So we have laid the foundation. We have defined what the term ‘fake deep’ is, but how exactly do we sort through the mandem? I am not going to lie to you; it can be difficult to determine the real from the fake. There are a few key factors to remember and which could prove quite helpful.

If in your attempt to prove you are real, you drag one woman down whilst lifting another up – you are fake deep. If you constantly speak about your so-called greatness, without your so-called greatness speaking for itself, you are fake deep. Oh, and one of my all time favourites. If you refer to women often as ‘females’, then you are fake deep. We are not animals; we are people. When you call us ‘female’, you reduce us to nothing more than the sex that can bear offspring, stripping us of our humanity. As the dictionary defines, ‘woman’ is an adult human female, not simply, female.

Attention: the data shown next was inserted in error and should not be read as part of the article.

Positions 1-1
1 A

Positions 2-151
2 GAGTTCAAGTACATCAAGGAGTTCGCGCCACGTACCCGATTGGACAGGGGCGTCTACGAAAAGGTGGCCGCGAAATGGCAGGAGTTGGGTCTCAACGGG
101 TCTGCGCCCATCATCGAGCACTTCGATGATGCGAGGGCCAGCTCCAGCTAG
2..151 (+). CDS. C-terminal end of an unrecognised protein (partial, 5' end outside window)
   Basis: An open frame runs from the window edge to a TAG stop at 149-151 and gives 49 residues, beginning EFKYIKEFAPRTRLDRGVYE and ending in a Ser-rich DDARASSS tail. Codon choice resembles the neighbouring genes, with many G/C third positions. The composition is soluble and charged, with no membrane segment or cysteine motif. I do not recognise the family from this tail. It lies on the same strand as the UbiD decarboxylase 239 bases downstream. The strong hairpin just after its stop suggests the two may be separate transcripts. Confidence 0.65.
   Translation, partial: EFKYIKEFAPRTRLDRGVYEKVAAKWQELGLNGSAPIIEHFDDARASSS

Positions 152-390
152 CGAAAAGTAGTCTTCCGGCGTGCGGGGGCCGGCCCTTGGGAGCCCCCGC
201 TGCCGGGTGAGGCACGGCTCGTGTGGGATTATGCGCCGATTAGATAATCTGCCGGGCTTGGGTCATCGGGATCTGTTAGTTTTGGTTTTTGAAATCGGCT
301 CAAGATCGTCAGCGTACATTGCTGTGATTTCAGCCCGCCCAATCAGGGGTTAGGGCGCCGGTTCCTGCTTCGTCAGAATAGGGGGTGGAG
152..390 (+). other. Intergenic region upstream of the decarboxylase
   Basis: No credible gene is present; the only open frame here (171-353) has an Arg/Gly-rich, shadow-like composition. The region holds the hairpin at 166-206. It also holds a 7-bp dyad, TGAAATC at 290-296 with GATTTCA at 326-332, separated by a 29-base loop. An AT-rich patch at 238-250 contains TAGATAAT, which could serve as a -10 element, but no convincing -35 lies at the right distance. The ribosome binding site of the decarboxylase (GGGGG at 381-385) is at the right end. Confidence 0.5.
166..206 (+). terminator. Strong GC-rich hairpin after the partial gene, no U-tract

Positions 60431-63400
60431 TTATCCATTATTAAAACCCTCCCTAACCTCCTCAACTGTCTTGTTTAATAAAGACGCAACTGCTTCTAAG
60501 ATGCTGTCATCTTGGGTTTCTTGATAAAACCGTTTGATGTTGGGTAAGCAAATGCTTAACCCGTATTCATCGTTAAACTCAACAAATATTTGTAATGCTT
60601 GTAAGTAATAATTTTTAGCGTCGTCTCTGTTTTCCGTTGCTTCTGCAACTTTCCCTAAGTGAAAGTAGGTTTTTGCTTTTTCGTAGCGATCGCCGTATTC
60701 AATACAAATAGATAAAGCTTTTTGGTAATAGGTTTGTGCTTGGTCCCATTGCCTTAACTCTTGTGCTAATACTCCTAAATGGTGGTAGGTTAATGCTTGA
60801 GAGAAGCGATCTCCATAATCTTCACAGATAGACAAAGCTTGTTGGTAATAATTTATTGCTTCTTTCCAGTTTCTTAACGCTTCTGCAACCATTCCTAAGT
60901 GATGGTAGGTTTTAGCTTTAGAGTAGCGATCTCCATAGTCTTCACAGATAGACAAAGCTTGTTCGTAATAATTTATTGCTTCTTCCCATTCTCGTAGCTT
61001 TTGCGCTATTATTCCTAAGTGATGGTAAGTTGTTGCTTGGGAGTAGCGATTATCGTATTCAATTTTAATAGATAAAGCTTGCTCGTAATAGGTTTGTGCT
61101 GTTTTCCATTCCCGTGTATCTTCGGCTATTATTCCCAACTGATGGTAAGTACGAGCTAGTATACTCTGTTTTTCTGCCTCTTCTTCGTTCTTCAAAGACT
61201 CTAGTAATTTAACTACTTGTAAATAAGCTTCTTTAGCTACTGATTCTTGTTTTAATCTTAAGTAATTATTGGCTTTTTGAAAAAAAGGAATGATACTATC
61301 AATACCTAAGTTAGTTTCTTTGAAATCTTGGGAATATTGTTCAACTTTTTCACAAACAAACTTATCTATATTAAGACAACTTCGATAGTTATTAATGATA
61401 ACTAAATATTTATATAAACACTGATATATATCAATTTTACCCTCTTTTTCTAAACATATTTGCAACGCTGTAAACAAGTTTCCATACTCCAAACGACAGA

The last point I made reminds of something I saw on Facebook the other day. A guy I know (well, a friend of a friend) posted a video of a young woman wearing a lace-front braided wig. His comment read, “Ah, this is the shit I can’t stand! This is why females should just keep their hair natural, it’s so much more attractive”. There we have it. The use of the word ‘female’, the policing of black women’s hair and the low-key dragging of one person to prop another up. You are fake deep. How can you even comment on a subject such as hair? You don’t even have any. The same said guy posts images and memes with captions stating things such as “being respected and loved should mean more than gaining likes for your bum, breasts and thighs” and “a man wouldn’t love a woman he doesn’t respect”. Once again, our bodies are being policed and you are trying to shape and mould us into an object that aligns perfectly with what you believe to be a “real woman”. You don’t think we actually care for your opinion do you? Oh, you do? Awww. That’s cute. But let me reiterate. Our body. Not yours. You cannot tell us what we can or cannot do. Our identity is ours. Simples.